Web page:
The case content has been adapted for use as an oral board test case, for one-on-one teaching, and as a case example for problem-based learning discussion (PBLD). The case easily adapts to an oral board review case by simply pasting the labs and studies on single pages to provide to the learner when queried. Additionally, the critical actions checklist adapts from formative to summative feedback without changing the critical interventions. Otherwise, all case content needed to deliver the case is present in the case summary. For use in a PBLD, the case content can be delivered to the learners, utilizing the debrief materials to direct discussion about the metabolism, pathophysiology, presentation, and management interventions. In these environments, learners have included PGY 1-PGY 3 EM residents and pediatric EM fellows, and the case content has been delivered to more than 110 learners.

A limitation of this educational scholarship is that our evaluation tool measured only the learners’ reaction to the simulation event and their perceptions of learning. Because of the timing of this simulation event, we did not administer pre- and posttests for knowledge gained. A pretest would have defeated the purpose of managing an unknown case and biased the learner to the educational goals. A posttest, if employed, would have identified continued knowledge gaps but would not have measured knowledge gained through the educational process. Finally, because of the infrequency of this presentation in the emergency department, it would be extremely difficult to measure a change of behavior or transfer of knowledge in the clinical setting by use of this simulation.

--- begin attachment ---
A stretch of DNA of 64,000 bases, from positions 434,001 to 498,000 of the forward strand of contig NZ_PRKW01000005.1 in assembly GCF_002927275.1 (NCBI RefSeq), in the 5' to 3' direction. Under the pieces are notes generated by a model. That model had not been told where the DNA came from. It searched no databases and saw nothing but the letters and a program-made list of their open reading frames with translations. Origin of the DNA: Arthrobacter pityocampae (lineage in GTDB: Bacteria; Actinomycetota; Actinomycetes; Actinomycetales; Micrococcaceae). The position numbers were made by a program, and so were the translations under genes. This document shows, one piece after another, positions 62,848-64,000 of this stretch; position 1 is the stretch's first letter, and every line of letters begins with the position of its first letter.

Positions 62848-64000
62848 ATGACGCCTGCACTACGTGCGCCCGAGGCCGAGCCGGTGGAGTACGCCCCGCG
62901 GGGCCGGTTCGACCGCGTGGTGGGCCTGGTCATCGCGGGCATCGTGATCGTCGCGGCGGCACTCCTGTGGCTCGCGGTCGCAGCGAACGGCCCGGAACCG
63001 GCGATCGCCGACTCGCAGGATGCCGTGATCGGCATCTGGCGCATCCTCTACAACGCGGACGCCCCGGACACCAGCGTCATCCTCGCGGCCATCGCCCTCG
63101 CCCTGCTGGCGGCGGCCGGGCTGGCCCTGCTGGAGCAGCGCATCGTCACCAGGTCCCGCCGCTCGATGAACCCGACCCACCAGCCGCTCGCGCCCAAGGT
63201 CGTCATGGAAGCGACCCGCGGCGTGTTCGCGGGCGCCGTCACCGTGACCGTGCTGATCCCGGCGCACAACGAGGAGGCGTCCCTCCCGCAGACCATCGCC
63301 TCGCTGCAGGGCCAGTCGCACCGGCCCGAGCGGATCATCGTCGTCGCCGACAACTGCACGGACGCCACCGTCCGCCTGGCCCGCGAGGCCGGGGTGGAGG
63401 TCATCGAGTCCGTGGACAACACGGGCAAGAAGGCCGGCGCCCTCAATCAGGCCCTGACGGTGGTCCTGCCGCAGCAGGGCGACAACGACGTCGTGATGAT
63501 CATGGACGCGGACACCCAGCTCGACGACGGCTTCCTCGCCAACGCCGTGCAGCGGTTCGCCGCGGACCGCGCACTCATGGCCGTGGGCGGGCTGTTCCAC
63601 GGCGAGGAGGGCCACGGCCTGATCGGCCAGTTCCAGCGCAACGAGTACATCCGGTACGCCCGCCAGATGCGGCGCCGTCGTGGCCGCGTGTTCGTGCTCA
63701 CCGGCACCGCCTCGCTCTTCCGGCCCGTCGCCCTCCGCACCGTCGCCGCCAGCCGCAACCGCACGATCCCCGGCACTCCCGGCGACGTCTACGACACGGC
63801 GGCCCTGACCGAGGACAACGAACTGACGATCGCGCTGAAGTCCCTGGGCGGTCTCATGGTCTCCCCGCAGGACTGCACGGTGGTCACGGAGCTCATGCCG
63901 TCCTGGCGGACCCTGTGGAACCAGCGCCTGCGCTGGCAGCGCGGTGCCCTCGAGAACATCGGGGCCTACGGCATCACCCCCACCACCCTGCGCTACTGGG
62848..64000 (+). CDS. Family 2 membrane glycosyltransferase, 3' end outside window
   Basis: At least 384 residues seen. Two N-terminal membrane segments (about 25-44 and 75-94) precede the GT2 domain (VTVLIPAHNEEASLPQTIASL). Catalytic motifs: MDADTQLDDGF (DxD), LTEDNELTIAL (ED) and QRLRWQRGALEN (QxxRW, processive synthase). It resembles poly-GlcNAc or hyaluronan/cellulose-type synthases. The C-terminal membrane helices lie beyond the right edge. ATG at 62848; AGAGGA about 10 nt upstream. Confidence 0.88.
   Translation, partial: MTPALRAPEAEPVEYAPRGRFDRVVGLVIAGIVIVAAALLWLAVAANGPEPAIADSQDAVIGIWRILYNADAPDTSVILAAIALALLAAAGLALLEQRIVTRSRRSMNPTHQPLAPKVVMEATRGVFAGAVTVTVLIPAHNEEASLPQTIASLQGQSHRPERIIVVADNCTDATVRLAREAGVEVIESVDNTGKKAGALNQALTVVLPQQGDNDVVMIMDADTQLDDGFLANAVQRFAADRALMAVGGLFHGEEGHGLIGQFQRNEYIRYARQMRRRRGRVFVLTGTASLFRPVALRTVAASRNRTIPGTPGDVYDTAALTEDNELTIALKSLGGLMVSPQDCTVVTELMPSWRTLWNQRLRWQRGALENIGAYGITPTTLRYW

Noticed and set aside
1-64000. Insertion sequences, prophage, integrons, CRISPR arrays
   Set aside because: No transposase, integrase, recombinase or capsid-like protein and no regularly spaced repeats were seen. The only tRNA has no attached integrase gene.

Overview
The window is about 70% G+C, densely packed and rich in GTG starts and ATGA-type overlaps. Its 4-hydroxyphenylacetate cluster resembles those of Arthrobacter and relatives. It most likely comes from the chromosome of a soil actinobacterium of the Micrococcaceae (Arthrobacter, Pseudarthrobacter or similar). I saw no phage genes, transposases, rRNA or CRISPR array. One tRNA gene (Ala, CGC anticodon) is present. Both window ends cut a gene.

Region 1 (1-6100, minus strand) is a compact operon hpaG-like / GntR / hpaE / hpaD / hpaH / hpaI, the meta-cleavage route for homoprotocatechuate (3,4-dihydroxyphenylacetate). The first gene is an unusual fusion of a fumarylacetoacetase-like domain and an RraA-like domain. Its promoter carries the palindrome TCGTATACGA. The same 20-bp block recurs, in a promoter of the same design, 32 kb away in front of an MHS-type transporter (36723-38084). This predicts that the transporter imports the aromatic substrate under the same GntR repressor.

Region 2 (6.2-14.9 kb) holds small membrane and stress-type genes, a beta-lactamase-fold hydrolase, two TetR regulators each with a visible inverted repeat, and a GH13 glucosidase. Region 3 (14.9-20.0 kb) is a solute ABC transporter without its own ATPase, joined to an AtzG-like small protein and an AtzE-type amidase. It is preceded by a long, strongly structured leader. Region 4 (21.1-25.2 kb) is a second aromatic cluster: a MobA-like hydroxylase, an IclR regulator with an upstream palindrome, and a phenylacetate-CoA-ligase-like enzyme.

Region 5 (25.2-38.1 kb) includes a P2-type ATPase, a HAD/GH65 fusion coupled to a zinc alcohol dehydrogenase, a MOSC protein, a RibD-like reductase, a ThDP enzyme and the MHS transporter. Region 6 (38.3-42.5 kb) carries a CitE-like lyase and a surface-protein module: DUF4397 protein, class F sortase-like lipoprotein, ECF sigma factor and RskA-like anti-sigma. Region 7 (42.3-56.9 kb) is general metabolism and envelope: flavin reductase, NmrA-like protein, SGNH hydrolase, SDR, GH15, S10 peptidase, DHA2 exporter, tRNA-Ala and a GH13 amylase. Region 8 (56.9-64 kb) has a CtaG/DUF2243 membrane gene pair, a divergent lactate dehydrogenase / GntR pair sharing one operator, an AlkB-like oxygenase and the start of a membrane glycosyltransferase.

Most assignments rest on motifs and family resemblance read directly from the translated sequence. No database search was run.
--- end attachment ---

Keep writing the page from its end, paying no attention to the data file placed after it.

Overall, residents reported that the learning experience was beneficial and filled an educational gap identified in our department. This case has been incorporated into a practice case for oral board testing and is a representative case for use in the EM resident toxicology curriculum as a PBLD. As this is an uncommon ingestion, our hope is that the experiential learning process translates to prompt recognition and imitation of treatment in the emergency department to optimize patient outcome.


Author Information

  • Mary Wittler, MD: Assistant Professor, Department of Emergency Medicine, Wake Forest Baptist Medical Center
  • Mary Claire O'Brien, MD: Professor, Department of Emergency Medicine, Wake Forest Baptist Medical Center
  • David A. Masneri, DO: Assistant Professor, Department of Emergency Medicine, Wake Forest Baptist Medical Center; Emergency Medicine Simulation Director, Wake Forest Baptist Medical Center

Disclosures
None to report.

Funding/Support
None to report.

Ethical Approval
Reported as not applicable.


References

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Citation

Wittler M, O’Brien MC, Masneri DA. Toxic alcohol ingestion/methanol ingestion. MedEdPORTAL. 2018;14:10740. https://doi.org/10.15766/mep_2374-8265.10740

Received: March 8, 2018

Accepted: July 19, 2018